We are creating some awesome events for you. Kindly bear with us.

Technologies for NextGen Governance

The National Informatics Centre (NIC) hosted a two-day technology conclave earlier this month.

The conclave was organised by the NIC’s Technical Advisory Group (TAG), to help the senior Government officers keep abreast of emerging technologies in view of the rapid advancements in ICT.

Tech experts from the IT industry attended the conference and discussed the adoption of emerging technologies and their applications.

The theme of the conclave was ‘Technologies for NextGen Governance’. The participants explored the uses of big data, advanced analytics, artificial intelligence, machine learning, deep learning, cloud-native scalable applications, micro-services, software-defined infrastructure, and cybersecurity.

Speakers said that India needs the right kind of alliances to implement blockchain technology, an important step toward smart governance.

According to a press release, the use of digital technologies can cut the requirement of resources by a factor of a hundred, making it possible to quickly and positively impact intractable problems, like healthcare and education.

Participants suggested that the NIC should adopt a ‘platform’ mindset by creating open APIs and tap into the creativity and enterprise of Indians.

Scaling 22 places in 4 years to 96th rank, India managed to land a spot in the UN’s e-Government Index (EGDI) rankings in 2018.

The UN credits this to the Digital India programme, the country’s flagship programme to promote digital inclusion.

The EGDI survey is released once in two years. It assesses among others, government development at the national level based on telecommunications infrastructure, human capital, and national online presence. It maps how digital technologies and innovations are changing the public sector and people’s lives for the better.

The EGDI considers the weighted average of three normalised indices – the Telecommunications Infrastructure Index (TII) based on data provided by the International Telecommunications Union (ITU), the Human Capital Index (HCI) and finally, the Online Service Index (OSI) to assess the nation’s online presence.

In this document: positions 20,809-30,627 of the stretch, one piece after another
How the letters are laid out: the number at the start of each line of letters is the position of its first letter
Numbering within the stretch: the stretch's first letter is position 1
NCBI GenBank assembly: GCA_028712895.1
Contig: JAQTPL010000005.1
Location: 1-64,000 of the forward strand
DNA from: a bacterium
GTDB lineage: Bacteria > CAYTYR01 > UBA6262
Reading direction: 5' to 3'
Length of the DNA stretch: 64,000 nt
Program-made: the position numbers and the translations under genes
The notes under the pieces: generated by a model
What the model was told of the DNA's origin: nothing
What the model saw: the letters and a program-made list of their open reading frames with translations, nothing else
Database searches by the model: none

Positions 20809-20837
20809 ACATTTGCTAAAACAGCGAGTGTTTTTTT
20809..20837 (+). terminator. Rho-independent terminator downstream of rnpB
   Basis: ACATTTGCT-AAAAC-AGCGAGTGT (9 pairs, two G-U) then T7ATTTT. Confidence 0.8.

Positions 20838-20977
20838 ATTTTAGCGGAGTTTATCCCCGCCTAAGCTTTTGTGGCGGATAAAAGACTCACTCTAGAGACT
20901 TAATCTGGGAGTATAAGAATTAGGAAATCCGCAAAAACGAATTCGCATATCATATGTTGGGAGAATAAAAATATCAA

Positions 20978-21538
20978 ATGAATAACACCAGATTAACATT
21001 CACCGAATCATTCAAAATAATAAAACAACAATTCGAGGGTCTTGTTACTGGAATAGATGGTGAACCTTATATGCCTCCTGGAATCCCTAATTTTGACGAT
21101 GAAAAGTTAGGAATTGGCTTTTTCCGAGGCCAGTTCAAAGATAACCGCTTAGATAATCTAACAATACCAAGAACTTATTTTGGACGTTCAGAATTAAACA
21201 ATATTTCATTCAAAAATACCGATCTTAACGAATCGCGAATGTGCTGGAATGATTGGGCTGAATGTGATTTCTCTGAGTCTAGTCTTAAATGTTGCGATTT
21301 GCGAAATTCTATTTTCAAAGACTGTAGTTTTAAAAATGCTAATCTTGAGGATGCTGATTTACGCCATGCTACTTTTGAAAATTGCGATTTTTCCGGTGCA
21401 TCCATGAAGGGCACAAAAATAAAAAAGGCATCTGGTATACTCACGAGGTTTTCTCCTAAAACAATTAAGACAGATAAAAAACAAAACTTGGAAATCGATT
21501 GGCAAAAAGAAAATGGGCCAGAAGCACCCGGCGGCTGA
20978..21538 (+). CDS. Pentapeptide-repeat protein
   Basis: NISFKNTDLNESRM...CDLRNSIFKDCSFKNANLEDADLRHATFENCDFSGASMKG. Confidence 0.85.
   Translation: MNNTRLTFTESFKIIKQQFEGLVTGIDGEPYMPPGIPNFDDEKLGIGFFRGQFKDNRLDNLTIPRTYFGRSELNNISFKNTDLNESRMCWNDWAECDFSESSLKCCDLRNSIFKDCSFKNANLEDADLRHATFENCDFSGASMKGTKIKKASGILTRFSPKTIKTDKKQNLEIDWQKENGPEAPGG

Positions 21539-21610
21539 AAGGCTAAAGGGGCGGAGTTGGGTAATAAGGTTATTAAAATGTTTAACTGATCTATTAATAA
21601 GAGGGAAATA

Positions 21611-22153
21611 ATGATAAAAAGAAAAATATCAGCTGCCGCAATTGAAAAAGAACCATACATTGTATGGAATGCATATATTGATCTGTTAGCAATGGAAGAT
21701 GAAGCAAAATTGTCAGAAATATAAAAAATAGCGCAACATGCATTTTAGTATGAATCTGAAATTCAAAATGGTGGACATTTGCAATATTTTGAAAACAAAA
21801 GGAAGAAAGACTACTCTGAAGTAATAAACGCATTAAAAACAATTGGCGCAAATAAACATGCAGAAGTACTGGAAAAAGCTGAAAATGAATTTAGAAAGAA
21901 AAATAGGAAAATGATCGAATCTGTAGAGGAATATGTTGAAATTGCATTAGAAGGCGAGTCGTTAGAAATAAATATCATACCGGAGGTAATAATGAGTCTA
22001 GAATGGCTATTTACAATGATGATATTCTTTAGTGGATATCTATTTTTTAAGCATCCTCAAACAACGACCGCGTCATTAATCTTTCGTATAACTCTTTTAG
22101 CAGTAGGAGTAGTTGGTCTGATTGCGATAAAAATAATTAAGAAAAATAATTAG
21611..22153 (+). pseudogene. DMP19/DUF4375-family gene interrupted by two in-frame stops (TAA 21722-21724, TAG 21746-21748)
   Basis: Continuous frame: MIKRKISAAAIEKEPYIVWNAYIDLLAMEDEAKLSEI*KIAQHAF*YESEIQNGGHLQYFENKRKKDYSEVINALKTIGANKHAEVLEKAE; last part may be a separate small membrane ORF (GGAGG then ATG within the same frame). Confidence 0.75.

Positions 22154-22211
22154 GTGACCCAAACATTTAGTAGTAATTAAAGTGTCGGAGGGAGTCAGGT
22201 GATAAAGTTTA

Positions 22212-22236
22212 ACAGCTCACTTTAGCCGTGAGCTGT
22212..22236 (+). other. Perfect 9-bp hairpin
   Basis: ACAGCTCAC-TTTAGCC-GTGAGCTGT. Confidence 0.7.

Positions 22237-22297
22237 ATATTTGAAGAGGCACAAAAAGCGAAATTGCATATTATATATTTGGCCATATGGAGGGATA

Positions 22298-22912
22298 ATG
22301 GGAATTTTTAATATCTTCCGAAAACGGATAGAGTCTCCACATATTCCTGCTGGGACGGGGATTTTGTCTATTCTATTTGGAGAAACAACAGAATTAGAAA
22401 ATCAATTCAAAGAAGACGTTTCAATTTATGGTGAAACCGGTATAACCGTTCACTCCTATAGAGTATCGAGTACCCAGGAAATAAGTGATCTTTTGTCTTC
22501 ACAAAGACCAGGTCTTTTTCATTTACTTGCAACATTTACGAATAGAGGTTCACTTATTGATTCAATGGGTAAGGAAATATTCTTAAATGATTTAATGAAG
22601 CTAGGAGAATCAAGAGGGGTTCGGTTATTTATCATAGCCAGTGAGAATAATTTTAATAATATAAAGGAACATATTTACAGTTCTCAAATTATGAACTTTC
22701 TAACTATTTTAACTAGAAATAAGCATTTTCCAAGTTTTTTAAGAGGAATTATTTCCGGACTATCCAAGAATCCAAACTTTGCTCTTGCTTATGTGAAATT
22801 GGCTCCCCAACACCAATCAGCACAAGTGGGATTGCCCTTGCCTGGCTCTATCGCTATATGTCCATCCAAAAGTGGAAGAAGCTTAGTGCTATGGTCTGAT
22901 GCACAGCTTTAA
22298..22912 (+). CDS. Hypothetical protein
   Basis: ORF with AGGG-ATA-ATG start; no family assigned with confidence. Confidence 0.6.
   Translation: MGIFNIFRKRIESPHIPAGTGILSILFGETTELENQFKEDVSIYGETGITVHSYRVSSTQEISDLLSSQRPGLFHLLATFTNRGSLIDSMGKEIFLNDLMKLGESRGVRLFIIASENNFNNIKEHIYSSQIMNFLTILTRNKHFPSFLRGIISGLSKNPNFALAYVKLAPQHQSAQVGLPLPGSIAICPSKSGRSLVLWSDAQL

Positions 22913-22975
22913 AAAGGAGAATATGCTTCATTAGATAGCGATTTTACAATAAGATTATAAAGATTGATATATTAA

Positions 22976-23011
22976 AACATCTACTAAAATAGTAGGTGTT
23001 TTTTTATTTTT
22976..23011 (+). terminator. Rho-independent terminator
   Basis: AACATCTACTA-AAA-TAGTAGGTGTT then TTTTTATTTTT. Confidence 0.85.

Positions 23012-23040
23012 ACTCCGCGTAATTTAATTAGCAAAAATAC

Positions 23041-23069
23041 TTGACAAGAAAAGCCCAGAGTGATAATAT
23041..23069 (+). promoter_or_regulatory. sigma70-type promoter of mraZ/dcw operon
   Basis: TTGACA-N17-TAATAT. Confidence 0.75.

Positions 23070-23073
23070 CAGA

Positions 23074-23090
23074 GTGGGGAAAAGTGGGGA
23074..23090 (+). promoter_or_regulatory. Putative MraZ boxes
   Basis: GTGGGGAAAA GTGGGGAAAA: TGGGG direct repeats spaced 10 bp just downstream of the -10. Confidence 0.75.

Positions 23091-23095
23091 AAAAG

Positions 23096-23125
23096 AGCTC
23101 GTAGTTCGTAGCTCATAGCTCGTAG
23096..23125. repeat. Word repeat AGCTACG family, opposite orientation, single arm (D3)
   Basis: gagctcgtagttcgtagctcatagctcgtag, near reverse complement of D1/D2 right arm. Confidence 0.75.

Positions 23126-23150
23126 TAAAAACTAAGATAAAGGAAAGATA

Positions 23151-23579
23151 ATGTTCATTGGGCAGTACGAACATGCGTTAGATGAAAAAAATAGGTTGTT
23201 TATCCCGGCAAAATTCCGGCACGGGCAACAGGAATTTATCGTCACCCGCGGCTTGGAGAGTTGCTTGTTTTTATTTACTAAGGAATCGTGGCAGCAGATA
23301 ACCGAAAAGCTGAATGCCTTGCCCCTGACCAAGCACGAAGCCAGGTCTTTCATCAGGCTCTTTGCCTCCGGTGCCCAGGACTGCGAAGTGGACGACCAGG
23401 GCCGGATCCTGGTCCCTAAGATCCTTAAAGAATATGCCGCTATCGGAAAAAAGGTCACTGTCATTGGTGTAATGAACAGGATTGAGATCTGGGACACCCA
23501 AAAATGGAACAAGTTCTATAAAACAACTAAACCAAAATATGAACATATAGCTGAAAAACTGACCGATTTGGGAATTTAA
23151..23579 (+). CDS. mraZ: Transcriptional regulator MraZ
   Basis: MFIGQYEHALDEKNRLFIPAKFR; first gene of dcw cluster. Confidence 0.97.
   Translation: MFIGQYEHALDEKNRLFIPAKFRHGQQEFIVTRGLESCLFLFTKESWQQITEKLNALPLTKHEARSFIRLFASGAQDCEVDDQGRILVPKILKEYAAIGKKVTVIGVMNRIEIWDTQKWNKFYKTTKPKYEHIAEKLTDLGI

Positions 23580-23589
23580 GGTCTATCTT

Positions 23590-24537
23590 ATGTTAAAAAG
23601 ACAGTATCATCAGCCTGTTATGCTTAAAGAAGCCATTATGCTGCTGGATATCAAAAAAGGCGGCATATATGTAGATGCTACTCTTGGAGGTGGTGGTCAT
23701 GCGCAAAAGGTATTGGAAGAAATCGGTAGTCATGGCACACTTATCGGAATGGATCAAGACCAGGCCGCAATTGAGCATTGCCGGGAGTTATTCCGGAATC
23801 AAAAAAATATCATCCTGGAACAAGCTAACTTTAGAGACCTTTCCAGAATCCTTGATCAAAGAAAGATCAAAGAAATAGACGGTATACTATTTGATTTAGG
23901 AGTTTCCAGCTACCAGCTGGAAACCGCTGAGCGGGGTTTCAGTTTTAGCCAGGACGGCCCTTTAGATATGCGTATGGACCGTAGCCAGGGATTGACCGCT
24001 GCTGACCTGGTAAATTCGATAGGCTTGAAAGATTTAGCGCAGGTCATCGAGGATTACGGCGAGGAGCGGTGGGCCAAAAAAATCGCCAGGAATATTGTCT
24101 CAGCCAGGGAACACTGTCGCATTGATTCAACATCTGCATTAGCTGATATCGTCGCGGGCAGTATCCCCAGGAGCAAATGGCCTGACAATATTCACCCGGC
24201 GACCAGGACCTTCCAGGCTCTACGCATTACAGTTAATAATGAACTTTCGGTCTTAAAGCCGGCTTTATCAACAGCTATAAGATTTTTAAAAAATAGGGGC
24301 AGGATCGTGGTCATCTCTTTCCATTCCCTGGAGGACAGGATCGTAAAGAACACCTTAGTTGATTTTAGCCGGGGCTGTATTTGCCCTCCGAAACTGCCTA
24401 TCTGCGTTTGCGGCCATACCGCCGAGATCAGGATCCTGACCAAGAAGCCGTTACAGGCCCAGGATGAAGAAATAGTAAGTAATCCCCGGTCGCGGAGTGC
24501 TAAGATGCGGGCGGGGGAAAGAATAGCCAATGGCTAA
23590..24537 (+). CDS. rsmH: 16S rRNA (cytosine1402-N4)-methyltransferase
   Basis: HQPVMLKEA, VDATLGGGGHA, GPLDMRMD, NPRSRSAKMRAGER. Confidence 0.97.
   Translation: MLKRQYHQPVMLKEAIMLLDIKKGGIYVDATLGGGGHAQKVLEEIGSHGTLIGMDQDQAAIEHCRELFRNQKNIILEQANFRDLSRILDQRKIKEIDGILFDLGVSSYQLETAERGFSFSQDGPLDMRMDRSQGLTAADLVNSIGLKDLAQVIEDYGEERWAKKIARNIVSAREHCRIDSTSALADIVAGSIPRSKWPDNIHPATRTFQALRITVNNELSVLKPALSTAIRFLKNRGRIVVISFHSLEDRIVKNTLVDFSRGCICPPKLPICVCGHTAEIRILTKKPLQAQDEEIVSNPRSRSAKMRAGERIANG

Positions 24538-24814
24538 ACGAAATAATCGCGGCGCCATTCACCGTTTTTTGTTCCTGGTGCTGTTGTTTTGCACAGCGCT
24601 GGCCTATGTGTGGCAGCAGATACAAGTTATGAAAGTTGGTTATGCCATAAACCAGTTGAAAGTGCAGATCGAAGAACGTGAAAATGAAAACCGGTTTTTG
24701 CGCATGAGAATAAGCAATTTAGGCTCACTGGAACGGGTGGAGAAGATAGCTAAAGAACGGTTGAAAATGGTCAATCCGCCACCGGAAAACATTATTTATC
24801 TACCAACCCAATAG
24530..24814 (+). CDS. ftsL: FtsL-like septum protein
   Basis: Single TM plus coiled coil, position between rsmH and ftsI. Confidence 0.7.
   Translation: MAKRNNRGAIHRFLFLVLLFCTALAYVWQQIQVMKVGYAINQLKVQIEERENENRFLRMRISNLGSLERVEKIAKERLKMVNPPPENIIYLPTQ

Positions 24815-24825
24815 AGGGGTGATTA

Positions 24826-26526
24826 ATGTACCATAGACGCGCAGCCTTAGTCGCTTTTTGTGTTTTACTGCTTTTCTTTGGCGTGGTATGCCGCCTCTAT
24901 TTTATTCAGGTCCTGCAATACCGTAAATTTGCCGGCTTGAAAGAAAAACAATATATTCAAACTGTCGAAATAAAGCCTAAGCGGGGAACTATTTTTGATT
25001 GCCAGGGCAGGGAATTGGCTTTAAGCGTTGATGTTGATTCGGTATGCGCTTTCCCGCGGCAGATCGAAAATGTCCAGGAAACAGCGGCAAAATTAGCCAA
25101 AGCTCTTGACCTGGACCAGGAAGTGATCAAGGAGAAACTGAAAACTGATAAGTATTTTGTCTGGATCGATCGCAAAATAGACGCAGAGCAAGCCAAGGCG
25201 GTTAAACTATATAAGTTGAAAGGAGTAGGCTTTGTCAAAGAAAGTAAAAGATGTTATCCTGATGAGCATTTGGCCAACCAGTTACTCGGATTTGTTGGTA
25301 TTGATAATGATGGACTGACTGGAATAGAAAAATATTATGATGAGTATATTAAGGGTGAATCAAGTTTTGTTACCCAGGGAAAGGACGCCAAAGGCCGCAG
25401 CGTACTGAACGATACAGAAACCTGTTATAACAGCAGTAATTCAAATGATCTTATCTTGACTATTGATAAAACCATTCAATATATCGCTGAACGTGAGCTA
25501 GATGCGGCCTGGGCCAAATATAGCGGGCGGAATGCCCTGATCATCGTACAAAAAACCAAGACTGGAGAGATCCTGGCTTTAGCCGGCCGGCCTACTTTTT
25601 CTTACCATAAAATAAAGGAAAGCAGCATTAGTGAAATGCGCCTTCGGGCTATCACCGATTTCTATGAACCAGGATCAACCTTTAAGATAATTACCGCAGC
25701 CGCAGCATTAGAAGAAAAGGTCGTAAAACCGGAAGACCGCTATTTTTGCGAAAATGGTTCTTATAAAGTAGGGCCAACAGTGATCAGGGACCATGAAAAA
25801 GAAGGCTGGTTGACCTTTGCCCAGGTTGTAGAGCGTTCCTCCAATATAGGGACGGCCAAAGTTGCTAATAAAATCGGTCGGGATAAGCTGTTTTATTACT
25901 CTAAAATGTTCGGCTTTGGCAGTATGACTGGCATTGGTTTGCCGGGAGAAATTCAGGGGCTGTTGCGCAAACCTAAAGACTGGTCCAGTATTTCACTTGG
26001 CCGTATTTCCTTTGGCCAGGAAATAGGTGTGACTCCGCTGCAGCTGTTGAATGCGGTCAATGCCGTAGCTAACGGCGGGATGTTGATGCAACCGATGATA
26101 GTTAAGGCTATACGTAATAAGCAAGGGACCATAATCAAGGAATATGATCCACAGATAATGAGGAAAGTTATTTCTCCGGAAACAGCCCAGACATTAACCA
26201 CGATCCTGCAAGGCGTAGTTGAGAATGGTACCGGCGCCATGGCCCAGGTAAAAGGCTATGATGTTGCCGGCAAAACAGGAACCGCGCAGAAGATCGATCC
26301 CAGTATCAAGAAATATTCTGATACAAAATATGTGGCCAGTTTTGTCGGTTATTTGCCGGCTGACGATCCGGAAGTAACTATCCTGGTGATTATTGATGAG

Among the 193 UN member states, India ranked top 15 in the e-participation sub-index but performed poorly in the Telecommunication Infrastructure Index and in the Human Capital Index.

Digital India has launched initiatives like the People’s Wealth Scheme (Jan-Dhan Yojana, Aadhar, mobile phones), DBT (Direct Benefit Transfer), and smart cities, among others.

To ensure these projects are as effective as possible, the Government needs to develop a proper regulatory framework. This should include regulations on net neutrality and the use of digital payment methods (cash cards and wallet services, etc.) Well-defined guidelines will increase credibility and encourage citizens to use these services.

Additionally, the Government should use security protocols (256-bit AES encryption, etc.) and formulate relevant privacy policies to avoid the misuse of citizen data. For efficient tech implementation, it needs to focus on workforce skill enhancement, through training programmes or by hiring private sector professionals.

Send this to a friend